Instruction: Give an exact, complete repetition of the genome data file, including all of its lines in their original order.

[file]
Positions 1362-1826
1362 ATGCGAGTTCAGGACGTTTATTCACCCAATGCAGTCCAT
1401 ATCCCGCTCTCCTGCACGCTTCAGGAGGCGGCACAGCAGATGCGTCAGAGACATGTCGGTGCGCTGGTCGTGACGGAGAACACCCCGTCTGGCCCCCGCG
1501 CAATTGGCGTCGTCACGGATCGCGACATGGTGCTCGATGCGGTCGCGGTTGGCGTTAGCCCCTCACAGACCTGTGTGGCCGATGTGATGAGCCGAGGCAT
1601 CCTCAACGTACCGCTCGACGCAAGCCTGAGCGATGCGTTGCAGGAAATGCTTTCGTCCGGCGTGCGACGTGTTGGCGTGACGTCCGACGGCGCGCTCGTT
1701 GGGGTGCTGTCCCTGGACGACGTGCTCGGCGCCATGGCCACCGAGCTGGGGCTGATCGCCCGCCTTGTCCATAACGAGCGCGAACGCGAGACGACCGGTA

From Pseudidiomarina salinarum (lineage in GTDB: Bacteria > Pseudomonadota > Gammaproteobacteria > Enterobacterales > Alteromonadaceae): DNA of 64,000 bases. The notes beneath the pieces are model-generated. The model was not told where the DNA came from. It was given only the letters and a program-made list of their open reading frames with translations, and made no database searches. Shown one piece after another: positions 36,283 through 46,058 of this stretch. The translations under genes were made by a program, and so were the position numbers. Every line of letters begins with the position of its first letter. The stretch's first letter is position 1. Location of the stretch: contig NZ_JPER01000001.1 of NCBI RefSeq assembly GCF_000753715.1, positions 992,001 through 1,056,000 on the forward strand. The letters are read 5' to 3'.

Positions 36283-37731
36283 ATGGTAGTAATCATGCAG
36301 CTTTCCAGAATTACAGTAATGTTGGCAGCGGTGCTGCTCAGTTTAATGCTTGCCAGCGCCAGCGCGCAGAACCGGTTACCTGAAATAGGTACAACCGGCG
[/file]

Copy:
Positions 1362-1826
1362 ATGCGAGTTCAGGACGTTTATTCACCCAATGCAGTCCAT
1401 ATCCCGCTCTCCTGCACGCTTCAGGAGGCGGCACAGCAGATGCGTCAGAGACATGTCGGTGCGCTGGTCGTGACGGAGAACACCCCGTCTGGCCCCCGCG
1501 CAATTGGCGTCGTCACGGATCGCGACATGGTGCTCGATGCGGTCGCGGTTGGCGTTAGCCCCTCACAGACCTGTGTGGCCGATGTGATGAGCCGAGGCAT
1601 CCTCAACGTACCGCTCGACGCAAGCCTGAGCGATGCGTTGCAGGAAATGCTTTCGTCCGGCGTGCGACGTGTTGGCGTGACGTCCGACGGCGCGCTCGTT
1701 GGGGTGCTGTCCCTGGACGACGTGCTCGGCGCCATGGCCACCGAGCTGGGGCTGATCGCCCGCCTTGTCCATAACGAGCGCGAACGCGAGACGACCGGTA

From Pseudidiomarina salinarum (lineage in GTDB: Bacteria > Pseudomonadota > Gammaproteobacteria > Enterobacterales > Alteromonadaceae): DNA of 64,000 bases. The notes beneath the pieces are model-generated. The model was not told where the DNA came from. It was given only the letters and a program-made list of their open reading frames with translations, and made no database searches. Shown one piece after another: positions 36,283 through 46,058 of this stretch. The translations under genes were made by a program, and so were the position numbers. Every line of letters begins with the position of its first letter. The stretch's first letter is position 1. Location of the stretch: contig NZ_JPER01000001.1 of NCBI RefSeq assembly GCF_000753715.1, positions 992,001 through 1,056,000 on the forward strand. The letters are read 5' to 3'.

Positions 36283-37731
36283 ATGGTAGTAATCATGCAG
36301 CTTTCCAGAATTACAGTAATGTTGGCAGCGGTGCTGCTCAGTTTAATGCTTGCCAGCGCCAGCGCGCAGAACCGGTTACCTGAAATAGGTACAACCGGCG